Feedback we received from our recent survey showed an interest in seeing articles that are based on case studies – actual vehicles with a specific drivability problem that arrive at a shop’s doorstep. So this issue includes not one, but two case studies as experienced by our “tag-team” tech gurus, Augie Ferron and Eric Dibner. Read on and then let us know what you think.
One part of this article and investigation began as “is this how it really works?” The second part was an attempt to keep it simple. The vehicle being tested and interrogated is a 2007 BMW X3 3.0i. The curiosity in the beginning was “What can I see at the data link we are all so familiar with?”
My interest and initial curiosity was to see how the scan tool functions at the DLC. If the homework wasn’t completed, some mistakes and incorrect assumptions can be created when there is a lack of understanding of this BMW network and its “marriage by convenience.” The best place to start is with a detailed schematic and grasping the interconnectivity within this network and with this specific model. In this article (Part 1) we will view the inter-relationship between the scan tool and the network. As for Part 2, using a CAN and or K analyzer will offer a deeper insight.
Keep it simple – or at least try
This BMW had no real issues to speak of, no problems so we decided to look at this vehicle with the simplest and most portable tools possible. Everything was accomplished without creating any faults or damage.
- Tools used – Keeping it simple and having choices
- Tested with BMW Rheingold with K + DCAN Cable (Laptop)
- Tested with Launch EasyDiag (Android Tablet with BMW Application)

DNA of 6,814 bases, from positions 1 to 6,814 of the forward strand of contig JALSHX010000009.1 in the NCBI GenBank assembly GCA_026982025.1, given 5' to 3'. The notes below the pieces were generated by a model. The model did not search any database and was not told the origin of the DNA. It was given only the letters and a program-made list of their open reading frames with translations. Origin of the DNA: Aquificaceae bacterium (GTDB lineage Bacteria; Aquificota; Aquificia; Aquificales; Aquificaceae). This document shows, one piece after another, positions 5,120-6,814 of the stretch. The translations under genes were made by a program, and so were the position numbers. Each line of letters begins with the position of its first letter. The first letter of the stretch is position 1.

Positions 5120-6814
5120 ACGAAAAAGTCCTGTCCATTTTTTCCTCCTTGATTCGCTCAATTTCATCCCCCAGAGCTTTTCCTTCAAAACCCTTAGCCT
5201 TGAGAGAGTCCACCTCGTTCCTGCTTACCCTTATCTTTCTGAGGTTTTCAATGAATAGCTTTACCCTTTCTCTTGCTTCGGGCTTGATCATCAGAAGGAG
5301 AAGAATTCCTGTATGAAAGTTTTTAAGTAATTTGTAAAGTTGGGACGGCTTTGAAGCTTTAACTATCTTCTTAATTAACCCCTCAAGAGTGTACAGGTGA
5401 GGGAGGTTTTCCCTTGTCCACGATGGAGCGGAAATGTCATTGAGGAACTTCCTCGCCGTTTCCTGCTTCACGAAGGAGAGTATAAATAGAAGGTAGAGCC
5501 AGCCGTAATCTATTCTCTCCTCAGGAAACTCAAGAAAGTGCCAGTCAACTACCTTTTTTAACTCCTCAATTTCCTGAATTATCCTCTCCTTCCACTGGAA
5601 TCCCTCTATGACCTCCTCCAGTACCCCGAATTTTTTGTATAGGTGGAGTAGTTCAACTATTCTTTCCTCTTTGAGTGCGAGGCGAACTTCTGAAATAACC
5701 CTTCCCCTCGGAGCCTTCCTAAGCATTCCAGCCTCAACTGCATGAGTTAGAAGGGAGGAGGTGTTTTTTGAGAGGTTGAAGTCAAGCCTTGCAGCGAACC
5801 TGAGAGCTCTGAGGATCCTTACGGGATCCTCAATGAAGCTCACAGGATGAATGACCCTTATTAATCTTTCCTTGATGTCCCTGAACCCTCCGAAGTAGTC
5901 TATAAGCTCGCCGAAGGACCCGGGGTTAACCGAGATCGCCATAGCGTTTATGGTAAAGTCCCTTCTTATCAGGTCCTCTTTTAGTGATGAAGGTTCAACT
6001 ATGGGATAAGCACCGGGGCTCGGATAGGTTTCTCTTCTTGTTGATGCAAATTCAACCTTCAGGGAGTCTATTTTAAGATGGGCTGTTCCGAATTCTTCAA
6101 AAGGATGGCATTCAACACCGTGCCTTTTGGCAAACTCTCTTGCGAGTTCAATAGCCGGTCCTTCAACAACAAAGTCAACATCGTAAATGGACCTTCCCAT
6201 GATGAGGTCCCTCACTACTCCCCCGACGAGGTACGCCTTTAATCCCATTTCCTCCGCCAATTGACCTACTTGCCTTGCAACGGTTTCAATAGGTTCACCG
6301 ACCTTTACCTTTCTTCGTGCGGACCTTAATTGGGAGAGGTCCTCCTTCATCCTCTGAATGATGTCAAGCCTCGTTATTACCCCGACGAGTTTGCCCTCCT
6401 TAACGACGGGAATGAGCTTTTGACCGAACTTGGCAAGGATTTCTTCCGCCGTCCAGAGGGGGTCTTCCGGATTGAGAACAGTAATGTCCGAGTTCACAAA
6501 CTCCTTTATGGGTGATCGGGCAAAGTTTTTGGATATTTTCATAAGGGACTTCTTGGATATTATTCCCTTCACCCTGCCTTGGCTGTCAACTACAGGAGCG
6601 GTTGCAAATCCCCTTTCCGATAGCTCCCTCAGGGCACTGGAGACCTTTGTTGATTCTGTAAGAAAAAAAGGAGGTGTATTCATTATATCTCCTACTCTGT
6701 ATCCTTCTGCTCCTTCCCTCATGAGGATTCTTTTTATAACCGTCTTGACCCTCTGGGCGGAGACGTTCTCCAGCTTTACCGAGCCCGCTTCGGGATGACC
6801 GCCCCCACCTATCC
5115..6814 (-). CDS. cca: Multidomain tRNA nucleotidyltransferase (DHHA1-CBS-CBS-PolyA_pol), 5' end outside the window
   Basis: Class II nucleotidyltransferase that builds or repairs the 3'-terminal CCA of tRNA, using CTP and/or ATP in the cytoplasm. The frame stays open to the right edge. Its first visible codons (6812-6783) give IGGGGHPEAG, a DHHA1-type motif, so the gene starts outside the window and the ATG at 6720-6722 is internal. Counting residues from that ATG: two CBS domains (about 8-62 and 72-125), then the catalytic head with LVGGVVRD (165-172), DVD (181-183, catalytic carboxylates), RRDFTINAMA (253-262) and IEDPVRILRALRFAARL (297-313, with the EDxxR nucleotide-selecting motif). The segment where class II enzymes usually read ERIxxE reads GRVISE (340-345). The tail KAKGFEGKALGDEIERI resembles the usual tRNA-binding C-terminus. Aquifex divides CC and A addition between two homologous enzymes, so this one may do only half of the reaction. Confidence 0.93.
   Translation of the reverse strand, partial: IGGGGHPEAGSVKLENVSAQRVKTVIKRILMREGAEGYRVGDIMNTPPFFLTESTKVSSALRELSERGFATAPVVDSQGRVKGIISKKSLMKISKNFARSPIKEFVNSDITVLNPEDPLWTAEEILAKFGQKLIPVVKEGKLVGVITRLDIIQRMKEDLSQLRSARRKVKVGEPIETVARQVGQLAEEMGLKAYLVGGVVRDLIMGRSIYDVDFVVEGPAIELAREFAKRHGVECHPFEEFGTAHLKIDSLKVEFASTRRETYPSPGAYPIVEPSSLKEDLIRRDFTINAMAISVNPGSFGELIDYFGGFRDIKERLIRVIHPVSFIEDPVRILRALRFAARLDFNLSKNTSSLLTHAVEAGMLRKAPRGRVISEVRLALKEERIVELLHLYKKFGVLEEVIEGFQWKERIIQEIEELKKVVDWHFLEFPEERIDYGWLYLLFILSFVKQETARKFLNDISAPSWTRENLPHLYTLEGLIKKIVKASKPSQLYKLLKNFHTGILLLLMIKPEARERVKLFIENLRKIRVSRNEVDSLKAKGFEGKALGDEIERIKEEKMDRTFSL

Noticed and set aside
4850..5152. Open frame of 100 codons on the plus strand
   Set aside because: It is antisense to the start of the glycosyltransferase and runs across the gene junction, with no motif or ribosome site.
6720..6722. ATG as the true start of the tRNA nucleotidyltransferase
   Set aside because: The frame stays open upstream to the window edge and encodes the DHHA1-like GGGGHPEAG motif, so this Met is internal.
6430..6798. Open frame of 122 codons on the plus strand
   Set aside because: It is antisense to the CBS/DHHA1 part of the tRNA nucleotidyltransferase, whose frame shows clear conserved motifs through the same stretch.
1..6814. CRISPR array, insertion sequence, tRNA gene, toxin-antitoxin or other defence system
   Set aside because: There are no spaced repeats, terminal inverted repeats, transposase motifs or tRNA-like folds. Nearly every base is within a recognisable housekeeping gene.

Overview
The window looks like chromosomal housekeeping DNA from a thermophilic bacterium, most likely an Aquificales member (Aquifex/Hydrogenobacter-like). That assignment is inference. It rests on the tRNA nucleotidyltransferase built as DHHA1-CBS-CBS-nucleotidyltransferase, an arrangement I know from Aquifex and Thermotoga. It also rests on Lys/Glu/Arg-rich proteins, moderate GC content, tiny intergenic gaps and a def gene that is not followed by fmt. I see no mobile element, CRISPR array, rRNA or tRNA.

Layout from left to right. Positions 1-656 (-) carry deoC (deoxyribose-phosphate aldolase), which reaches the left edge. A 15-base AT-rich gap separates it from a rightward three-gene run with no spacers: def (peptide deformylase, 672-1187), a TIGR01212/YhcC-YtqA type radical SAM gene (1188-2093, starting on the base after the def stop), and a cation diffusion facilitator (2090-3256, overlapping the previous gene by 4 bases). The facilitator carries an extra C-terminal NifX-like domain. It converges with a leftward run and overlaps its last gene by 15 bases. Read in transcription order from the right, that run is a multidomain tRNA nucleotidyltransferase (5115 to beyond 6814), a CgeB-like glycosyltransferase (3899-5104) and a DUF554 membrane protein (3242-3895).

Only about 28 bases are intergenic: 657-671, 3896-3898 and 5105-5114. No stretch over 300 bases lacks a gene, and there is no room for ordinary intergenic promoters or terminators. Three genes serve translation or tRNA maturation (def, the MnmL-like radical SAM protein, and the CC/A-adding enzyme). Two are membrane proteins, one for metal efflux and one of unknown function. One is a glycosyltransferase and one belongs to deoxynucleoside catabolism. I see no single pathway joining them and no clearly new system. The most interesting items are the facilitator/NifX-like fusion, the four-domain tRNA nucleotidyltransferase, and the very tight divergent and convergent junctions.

- AR Oscilloscope (2 channel Bluetooth
with Android Tablet or Laptop)
- OTC DLC breakout box
- 90 amp floating power supply
- A current and specific Data Lines schematic
One word of caution: Any and all KOEO diagnostics MUST have a clean low A/C ripple power supply attached to the electrical system to maintain the required voltage (current) supply, keeping the vehicle alive and stable.
Connectivity and how this was done
I will assume many of us will use a 4 to 8 channel oscilloscope to view the “K,” “CAN,” or “LIN” BUS signals as they pass throughout the network. The choice was more of an experiment to use a miniature 2 channel battery-operated and Bluetooth-connected oscilloscope module. The requirements were to be: uncomplicated, quick, and effective, with a simplified setup. Another requirement was that the oscilloscope must work with either an Android or a laptop connection. Step 1 was to gather an entire scan.
The EasyDiag was the first scan tool used because of portability, and it worked flawlessly. Rheingold was used because of the network viewing layout within the software. Both software platforms and the Autel Pro tablet offered similar results.
The K + DCAN Cable that was used is the one with the green circuit board. The white ones don’t seem work within this specific application. With this simple cable however, a switch was added to connect pins 7 and 8 together on the DLC.
In the view with the DLC breakout, there is a banana plug attached to pin 4 and used as the oscilloscope ground. Pin 8 is connected for the K-BUS and this connection will measure the K-BUS activity on the oscilloscope during diagnosis.
Things you should know and what you’re looking at
This specific BMW has three separate networks. All three are operating at different protocols, different levels of speed, and different data sharing abilities. These three networks also operate independently or are co-dependent of each other. This is a marriage of protocol and language within three separate systems. All of those systems do get along with no complaints and no conflicts.